The solution concept outlines an approach that provides the basis for building a specification.
The deliverables for the Envisioning Phase must be available and stable at the Final Vision/Scope interim milestone so that the scope of the project can be defined. The critical success factors provide a checklist for each phase in the process model and the activities within a phase to ensure that none of the essential elements is overlooked. The business improvement metrics provide a convenient means of measuring the actual value derived from the solution, in comparison with the anticipated benefits. All involved parties need to understand the level of commitment that is necessary to move to the Vision/Scope Approved milestone and beyond.
Deliverables of the Envisioning Phase
Reaching a milestone is represented by a delivery of a project component called a deliverable. Deliverables can be distinguished from interim milestones because deliverables are physical components while interim milestones are points in time. There are four primary deliverables—Vision/Scope Document, Risk Management Plan, Project Structure Document, and Next Phase Estimate. Some of these deliverables have distinctly identifiable content elements that could be viewed as subdeliverables.
The Vision/Scope Document
The Vision/Scope Document defines a clear direction for the project team, sets expectations, and provides the criteria for the designing and deploying the solution. There are four content elements in the Vision/Scope Document which address the what, where, when, why, who, and how of the project: The problem statement (or statement of objectives), vision statement, user profiles, and solution concept.
The purpose of the problem statement is to establish what motivates initiation of the project. This can be stated as a problem definition and/or a statement of objective. Some good information can be gathered by reviewing contractual or commitment documents, including proposals, cost justification, and executive presentations. Interviews with primary customers, users, business, and IT sponsors are also good sources of information.
The purpose of the Vision Statement is to establish a long-term vision to address the problem statement. This provides the context for making decisions and evaluating options throughout the development cycle. Often the Vision Statement has implications beyond deployment of infrastructure technology. It is important to bring these implications to the surface through reviews and discussion during the analysis and design process.
The purpose of the user profile is to identify the users in order to assess the expectations, risks, goals, and constraints. This information, when combined with the user profiles and usage scenarios in the Planning Phase, will enable the team to quantify how much change will be necessitated by the proposed solution. A typical user profile will include data such as geographical boundaries, information flow between users, user functions, resource availability and utilization, organizational stratification, decision-making policies, and political alliances.
The solution concept outlines an approach that provides the basis for planning and scoping the analysis and investigatory work required to build a specification. It also provides a basis for establishing priorities in the target release baseline. Focus is placed on each of the service categories (user services, data services, and business services) to ensure a consistent model that encourages standardizing the development approach.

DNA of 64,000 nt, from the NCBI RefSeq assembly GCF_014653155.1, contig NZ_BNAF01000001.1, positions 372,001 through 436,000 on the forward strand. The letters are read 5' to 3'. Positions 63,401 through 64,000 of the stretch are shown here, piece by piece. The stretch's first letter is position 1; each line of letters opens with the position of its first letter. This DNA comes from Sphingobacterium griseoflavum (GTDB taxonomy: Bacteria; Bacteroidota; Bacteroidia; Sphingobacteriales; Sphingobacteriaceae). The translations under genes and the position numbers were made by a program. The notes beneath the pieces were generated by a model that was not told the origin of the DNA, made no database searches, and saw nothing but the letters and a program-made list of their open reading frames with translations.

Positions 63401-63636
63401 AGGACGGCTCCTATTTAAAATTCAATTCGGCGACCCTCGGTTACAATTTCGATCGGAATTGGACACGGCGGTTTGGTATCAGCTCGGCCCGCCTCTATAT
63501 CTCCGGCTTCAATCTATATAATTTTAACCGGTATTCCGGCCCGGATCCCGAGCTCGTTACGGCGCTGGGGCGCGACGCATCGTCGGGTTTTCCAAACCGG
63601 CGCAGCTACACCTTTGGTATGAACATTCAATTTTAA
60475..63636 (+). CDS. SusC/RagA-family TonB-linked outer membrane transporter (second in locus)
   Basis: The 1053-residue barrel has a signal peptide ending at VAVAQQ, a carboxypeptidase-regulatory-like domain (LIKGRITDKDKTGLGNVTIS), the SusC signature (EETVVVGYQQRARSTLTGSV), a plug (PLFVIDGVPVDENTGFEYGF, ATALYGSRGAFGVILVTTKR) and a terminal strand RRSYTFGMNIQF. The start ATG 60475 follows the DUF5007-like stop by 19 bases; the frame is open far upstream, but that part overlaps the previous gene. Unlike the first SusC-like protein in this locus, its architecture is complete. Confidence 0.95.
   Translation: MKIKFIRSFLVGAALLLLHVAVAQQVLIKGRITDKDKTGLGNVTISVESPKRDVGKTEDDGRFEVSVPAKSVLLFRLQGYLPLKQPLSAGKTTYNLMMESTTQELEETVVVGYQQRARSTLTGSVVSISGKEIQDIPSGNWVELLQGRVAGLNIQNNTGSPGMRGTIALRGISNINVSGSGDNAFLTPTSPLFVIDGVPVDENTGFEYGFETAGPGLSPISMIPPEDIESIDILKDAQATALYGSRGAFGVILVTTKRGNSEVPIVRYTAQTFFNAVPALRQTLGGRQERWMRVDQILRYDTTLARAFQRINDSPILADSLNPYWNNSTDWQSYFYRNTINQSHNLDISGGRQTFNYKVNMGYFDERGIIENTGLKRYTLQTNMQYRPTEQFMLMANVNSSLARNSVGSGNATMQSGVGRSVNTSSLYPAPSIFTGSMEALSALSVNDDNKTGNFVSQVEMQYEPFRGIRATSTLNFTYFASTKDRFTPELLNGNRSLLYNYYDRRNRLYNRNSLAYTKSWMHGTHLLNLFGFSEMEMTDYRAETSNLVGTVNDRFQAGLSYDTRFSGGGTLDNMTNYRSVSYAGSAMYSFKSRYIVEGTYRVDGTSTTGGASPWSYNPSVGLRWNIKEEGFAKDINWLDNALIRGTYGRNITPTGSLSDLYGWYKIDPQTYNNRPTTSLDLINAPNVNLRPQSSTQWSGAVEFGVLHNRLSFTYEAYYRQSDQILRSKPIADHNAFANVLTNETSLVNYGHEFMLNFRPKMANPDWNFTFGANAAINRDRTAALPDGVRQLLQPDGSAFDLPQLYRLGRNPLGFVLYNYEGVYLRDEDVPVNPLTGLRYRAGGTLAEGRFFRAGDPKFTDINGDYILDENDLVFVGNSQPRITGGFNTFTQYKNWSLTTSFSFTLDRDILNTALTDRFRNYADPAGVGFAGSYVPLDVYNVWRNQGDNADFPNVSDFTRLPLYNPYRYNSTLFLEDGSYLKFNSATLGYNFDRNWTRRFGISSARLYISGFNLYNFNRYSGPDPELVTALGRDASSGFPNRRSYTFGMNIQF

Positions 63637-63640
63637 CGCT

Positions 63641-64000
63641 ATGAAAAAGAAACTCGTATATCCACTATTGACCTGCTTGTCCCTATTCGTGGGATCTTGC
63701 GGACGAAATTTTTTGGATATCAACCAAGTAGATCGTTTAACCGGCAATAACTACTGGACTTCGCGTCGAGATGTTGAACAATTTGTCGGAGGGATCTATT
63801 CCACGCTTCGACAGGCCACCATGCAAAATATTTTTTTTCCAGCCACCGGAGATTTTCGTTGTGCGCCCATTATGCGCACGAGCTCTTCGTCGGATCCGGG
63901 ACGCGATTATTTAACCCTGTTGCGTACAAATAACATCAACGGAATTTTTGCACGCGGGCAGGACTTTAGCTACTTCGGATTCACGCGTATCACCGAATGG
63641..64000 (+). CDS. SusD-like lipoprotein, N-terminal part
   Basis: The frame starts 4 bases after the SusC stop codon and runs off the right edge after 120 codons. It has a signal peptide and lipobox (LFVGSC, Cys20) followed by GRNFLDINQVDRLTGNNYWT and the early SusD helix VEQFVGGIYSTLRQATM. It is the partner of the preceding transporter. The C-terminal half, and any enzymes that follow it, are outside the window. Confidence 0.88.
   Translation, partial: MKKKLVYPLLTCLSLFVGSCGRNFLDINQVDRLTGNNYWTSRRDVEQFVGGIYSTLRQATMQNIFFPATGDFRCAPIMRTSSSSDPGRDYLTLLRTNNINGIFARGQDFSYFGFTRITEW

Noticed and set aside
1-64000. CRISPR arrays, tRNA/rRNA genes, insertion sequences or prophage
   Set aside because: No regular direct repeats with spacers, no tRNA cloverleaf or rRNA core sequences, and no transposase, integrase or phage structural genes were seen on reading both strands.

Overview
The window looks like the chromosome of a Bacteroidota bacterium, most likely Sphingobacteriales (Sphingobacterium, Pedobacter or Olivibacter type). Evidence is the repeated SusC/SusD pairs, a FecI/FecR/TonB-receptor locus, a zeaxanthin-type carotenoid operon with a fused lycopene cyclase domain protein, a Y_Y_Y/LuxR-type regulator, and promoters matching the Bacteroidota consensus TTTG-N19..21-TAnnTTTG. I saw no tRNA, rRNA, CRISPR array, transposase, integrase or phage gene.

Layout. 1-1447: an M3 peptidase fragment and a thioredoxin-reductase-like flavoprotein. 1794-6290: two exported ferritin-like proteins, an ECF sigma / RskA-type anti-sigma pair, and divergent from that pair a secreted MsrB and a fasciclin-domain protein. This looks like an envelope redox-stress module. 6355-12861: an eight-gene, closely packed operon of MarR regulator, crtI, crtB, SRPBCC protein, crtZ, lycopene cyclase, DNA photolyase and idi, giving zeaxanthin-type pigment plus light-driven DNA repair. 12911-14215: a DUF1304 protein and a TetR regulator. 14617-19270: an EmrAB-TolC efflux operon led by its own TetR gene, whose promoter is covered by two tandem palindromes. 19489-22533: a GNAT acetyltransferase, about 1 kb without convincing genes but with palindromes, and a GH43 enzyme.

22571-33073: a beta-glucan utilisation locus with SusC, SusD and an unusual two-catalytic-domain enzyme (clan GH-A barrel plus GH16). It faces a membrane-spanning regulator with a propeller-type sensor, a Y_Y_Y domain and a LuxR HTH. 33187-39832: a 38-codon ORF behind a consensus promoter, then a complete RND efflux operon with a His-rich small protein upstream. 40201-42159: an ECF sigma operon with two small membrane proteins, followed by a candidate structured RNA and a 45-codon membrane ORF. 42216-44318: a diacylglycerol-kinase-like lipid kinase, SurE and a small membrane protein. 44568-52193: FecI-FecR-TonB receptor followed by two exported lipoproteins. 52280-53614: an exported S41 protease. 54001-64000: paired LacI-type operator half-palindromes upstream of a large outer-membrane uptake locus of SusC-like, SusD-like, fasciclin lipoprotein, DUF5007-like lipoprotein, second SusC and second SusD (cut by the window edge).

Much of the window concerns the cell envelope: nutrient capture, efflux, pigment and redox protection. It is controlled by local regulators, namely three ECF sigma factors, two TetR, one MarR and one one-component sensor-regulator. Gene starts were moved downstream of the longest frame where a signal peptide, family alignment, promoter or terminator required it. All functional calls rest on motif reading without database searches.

The solution concept include the following elements:
Project success factors. How success will be defined and measured.
Operational concept. Sample scenario(s) for where and how the system will be implemented, and how users will employ the new technology, all of which are important to establish an understanding of the workflow.
Deliverables. A complete list of project deliverables that will make the new product or service operational.
Acceptance criteria. A checklist of requirements that must be satisfied before the solution goes into production.
With the exception of the User Profile, all of the other content should be high-level. For example, the solution concept should include a high-level schedule. A detailed schedule cannot be developed until some additional requisites in the Planning Phase have been satisfied.
The audience for the Vision/Scope Document includes executive sponsor, the business unit manager, and all team leaders. The authors of this document must take responsibility for other people's listening. In other words, they must verify as completely as possible that everyone has a clear and consistent understanding regarding the content of the document.
The Risk Management Plan
When a condition exists or an issue arises, certain consequences can be associated with the condition or issue. Risk ascertains the impact of the consequence by determining the likelihood of its occurrence and the severity of the outcome relative to established project objectives.
Risk Management Approaches
There are two inherently different approaches to managing risk. The first involves the reactive management of risks; the second, proactive management of risk.
Reactive risk management
Reactive risk management means the project team reacts to the consequences of risks (actual problems) as they occur. Reactive risk management consists of three strategies:
Mitigation of symptoms. Mitigation is alleviating or lessening the consequences of a risk, generally through providing additional resources.
Fix on failure. If the team doesn't have the resources for mitigation efforts or decides that mitigation is not required, then it must fix the consequences of the risk as they occur.
Crisis management. If the failure cannot be fixed quickly enough, the project slips into crisis management in which uncertainty increases and stability and predictability decrease.